Sleek five-door handles fabulously, but isn’t the most practical family car
- Engaging handling
- Gorgeous looks
- Well-built interior
- Lacklustre petrol engine
- Cramped rear seats
- Large blind spots
Mazda 3 Hatchback rivals
Mazda is unapologetic about doing things differently, and with this latest generation of 3 it's remained true to form. From its range of naturally aspirated (non-turbocharged) petrol engines to its striking styling, the 3 aims to offer buyers an alternative to the usual crop of European hatchbacks.
Competing in the family hatchback sector it’s up against some tough rivals - the Ford Focus, Volkswagen Golf, Honda Civic and a competitive swathe of others. Mazda here is focusing on the driver, bucking some now industry-wide conventions in the process.
If the styling's a little too bold for you, keep your eyes peeled from October 2019 when the slightly more conservative four-door Mazda 3 Saloon arrives in showrooms. It's still rakish, but it only shares its bonnet and windscreen with its five-door stablemate.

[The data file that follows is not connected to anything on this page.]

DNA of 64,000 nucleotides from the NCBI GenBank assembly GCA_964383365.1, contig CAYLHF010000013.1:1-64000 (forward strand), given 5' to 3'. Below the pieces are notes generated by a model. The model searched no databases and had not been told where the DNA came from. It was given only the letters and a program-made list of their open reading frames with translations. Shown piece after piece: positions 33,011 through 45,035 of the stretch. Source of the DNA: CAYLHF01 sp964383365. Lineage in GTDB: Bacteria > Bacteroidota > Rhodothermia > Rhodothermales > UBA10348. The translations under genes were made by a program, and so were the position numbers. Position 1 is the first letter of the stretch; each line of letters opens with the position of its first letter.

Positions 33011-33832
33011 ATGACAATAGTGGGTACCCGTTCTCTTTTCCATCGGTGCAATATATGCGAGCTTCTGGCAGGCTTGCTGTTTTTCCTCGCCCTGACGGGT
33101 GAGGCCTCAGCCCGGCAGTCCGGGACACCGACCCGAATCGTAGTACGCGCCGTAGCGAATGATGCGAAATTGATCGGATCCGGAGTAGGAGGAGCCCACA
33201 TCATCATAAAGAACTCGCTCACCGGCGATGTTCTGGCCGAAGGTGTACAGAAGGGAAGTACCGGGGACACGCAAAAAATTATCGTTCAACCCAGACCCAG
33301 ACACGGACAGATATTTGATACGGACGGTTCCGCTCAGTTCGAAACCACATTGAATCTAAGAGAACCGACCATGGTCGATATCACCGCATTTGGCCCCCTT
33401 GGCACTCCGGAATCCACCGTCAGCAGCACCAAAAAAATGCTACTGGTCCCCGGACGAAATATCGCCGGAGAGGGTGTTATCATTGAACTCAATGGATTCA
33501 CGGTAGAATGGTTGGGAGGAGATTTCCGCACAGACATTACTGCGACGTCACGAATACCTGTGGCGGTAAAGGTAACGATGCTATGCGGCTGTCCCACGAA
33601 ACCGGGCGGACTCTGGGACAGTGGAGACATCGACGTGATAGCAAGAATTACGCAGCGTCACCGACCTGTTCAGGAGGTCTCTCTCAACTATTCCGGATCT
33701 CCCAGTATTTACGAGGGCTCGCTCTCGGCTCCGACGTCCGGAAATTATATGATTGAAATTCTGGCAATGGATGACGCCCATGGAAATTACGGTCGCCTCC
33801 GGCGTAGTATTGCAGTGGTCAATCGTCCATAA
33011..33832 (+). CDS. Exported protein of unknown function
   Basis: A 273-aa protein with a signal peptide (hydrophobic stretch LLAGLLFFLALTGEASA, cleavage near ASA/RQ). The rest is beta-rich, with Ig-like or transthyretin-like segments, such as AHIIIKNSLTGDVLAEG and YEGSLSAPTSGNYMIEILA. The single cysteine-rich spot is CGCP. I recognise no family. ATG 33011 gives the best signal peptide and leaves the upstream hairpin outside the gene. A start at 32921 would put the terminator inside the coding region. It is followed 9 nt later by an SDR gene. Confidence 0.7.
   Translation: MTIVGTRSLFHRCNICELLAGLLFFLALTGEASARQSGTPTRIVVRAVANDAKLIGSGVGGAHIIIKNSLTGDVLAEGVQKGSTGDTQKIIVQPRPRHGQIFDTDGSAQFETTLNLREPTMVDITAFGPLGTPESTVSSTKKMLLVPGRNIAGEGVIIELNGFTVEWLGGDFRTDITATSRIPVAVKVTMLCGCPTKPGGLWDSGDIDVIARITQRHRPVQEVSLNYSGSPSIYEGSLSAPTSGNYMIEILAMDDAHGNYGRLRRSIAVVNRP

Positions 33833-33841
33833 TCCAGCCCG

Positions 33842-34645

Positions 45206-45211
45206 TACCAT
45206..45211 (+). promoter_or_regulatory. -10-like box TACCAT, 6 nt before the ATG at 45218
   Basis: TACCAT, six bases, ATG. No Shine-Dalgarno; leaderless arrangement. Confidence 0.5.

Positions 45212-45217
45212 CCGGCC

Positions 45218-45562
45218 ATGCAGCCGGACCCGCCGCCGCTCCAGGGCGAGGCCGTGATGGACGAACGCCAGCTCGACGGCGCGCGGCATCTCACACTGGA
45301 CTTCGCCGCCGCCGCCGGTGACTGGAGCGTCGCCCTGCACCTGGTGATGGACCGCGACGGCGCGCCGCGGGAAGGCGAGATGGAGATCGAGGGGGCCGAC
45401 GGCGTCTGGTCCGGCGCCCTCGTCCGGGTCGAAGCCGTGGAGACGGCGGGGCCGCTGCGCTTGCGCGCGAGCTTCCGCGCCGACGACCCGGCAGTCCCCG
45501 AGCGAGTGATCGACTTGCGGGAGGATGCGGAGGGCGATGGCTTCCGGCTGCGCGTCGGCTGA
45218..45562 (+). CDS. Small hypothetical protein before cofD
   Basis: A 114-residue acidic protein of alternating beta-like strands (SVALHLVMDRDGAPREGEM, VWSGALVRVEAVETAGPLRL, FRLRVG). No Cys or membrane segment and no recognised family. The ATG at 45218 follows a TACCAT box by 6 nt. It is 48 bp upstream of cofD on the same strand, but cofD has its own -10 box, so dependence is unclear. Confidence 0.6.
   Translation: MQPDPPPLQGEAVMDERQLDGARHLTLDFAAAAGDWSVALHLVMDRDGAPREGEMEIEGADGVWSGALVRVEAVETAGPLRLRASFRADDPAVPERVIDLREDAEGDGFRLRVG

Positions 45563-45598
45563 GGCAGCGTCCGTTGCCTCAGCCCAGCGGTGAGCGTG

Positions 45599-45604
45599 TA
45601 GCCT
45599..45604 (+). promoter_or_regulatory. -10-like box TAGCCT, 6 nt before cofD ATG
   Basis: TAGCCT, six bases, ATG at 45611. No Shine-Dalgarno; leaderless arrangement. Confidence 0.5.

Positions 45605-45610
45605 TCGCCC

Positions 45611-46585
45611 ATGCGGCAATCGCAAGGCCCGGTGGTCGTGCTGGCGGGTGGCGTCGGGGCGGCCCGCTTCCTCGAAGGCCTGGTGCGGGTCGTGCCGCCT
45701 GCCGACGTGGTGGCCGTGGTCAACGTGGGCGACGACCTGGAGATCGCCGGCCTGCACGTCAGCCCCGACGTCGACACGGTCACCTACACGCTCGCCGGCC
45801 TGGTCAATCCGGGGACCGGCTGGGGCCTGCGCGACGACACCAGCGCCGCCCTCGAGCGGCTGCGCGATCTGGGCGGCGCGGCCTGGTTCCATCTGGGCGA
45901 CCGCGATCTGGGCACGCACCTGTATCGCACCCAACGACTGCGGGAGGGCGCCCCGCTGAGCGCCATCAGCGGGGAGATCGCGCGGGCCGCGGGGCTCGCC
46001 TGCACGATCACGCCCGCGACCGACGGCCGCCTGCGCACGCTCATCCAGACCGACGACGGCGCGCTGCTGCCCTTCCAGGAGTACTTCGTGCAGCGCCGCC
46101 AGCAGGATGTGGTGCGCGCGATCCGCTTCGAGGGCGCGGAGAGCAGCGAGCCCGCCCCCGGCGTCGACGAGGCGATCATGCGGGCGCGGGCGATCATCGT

Simple engine line-up
Just two engines were available from launch in May 2019 – a 122hp 2.0-litre petrol (Skyactiv-G) and a 116hp 1.8-litre diesel (Skyactiv-D). The petrol isn’t turbocharged like most of its rivals but uses mild hybrid technology for a small pick-me-up. Given current trends, both of the 3’s engines are quite large capacity given their low total power output, but by and large the diesel feels the more eager thanks to its maximum pulling power being generated at lower engine revs.
We’ll have to wait until October 2019 for Mazda’s all-new petrol engine technology to be offered on the 3. Named Skyactiv-X the engine has the tagline of providing the fuel efficiency and torque of a diesel mated with power and high-revving nature of a petrol engine - the Japanese firm's suggesting MX-5 performance with the economy of a Mazda 2.
Generously equipped Mazda 3 Hatchback
Every Mazda 3 available in the UK is armed to the teeth with safety technology first and foremost and every one even has a head-up display as standard, as Mazda says it means less distractions for the driver. Higher-spec cars have equipment like larger 18-inch alloys, a 360-degree parking camera system and electrically adjustable front seats.
In terms of practicality, the Mazda 3 won’t win any accolades for the most space or most flexible interior. The rear seats are cramped for full-sized adults and the boot (in terms of outright volume) can be beaten by most of its significant rivals.